Aim: To examine the extent to which young adults select and influence each other on self-regulatory
abilities, referring to the goals they set, their motivation to pursue these goals, and their capacity to reach
Emerging adulthood, defined as the age period from late teens to mid-20s, is a transitional phase in which young people navigate through increasingly complex and demanding social and academic worlds where they also take on an increasing number of adult roles and responsibilities. This transition from late adolescence into emerging adulthood, often accompanied by the transition to college, is also a phase of identity exploration, where adult life goals are shaped. In this transitional phase, young people are confronted with new responsibilities, expectations, and demands, which often do not align with each other and can even be contradictory. To successfully navigate through this phase, self-regulatory skills are crucial. Peer networks are important to adjust to college life and academic success (Stadtfeld et al., 2019). For that reason, a better understanding of the social network dynamics among previously unacquainted college students is crucial.
Social goals of belonging and academic goals can contribute to a student’s well-being and academic success. Social goals for status (i.e., popularity) can distract from working toward academic goals, because they can lead to risky behaviors, such as substance misuse. To obtain a balance between these social and academic goals and successfully navigate through this transitional phase, self-regulatory skills such as goal flexibility (i.e., the ability to switch between goals depending on the social context) and goal motivation, are vital for young people’s well-being and contribution to society. This project examines whether young people with low self-regulation choose friends with social status goals rather than achievement goals, are more open or susceptible to negative peer influence, and whether this leads to diversions from academic goals or problems with substance use. It is expected that young people will select friends on the goals they set, their motivation to pursue these goals, and their capacity to reach the goals. Thus, young people will select each other based on these pre-existing aspects of self-regulation. Furthermore, it is expected that young people will influence each other’s self-regulatory abilities.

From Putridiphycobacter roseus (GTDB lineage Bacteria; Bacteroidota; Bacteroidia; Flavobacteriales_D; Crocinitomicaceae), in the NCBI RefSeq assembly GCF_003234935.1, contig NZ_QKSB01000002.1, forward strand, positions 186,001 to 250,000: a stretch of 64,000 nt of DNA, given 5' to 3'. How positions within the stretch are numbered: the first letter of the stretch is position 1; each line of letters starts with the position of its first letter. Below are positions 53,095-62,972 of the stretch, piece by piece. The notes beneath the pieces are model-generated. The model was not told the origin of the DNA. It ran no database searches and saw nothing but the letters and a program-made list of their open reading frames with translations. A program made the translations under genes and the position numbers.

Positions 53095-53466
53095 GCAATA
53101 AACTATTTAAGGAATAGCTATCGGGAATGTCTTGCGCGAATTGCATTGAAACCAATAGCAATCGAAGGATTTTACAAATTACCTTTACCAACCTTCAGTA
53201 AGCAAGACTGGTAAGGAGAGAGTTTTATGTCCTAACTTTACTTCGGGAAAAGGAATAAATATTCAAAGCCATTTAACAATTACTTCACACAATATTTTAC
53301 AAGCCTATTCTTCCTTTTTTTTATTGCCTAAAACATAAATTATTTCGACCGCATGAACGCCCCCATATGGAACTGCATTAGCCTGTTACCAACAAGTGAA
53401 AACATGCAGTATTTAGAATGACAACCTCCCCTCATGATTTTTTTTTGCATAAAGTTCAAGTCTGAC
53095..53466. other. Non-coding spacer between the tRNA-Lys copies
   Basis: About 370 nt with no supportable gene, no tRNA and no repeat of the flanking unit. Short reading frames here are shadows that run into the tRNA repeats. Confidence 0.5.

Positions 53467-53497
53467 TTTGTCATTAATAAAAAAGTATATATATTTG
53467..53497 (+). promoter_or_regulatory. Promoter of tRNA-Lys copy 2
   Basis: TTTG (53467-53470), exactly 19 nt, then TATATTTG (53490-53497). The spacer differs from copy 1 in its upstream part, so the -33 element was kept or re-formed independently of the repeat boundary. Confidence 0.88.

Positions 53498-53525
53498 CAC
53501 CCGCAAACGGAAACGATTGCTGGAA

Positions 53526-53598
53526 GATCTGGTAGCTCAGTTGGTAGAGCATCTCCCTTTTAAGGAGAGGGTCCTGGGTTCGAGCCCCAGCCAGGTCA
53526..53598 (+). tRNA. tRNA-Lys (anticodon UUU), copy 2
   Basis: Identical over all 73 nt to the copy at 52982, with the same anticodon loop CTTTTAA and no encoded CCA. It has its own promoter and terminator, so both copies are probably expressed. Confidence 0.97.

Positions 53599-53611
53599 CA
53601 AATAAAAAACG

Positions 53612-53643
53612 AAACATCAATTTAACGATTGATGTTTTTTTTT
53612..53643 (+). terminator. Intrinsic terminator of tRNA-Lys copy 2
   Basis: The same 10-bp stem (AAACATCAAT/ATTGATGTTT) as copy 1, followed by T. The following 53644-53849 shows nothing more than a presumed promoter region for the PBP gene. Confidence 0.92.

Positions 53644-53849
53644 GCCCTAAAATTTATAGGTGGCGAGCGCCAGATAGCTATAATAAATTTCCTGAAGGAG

This project is part of GUTS, an NWO Gravitation project: growinguptogetherinsociety.com. In a team with other GUTS researchers (based in Leiden and Amsterdam), prospective longitudinal network data, survey data, and neuroimaging data will be collected among young adults (e.g., a cohort of students at an applied university). The longitudinal network data will be the basis for the dissertation. Disentangling selection from influence requires stochastic actor-oriented modeling, implemented in SIENA, a program that models changes in the peer network (selection: similar individuals choosing each other to hang out with) and behavior (influence: connected individuals becoming increasingly similar) between time points (LaningaWijnen & Veenstra, 2023). The first paper will be based on other data (e.g., the previously collected SNARE Study).
- Laninga-Wijnen, L., & Veenstra, R. (2023). Peer similarity in adolescent social networks: Types of
selection and influence, and factors contributing to openness to peer influence. In B. Halpern-Felsher
(ed.) Encyclopedia of Child and Adolescent Health. Elsevier, doi: 10.1016/B978-0-12-818872-
- Stadtfeld, C. et al. (2019). Integration in emerging social networks explains academic failure and
success. Proceedings of the National Academy of Sciences of the United States of America, 116(3),
Project initiators: René Veenstra (RUG), Lydia-Laninga Wijnen (University of Turku)
Location: University of Groningen, Department of Sociology
How to apply:
Please read more about the application procedure at the Interuniversity Center for Social Science Theory and Methodology website.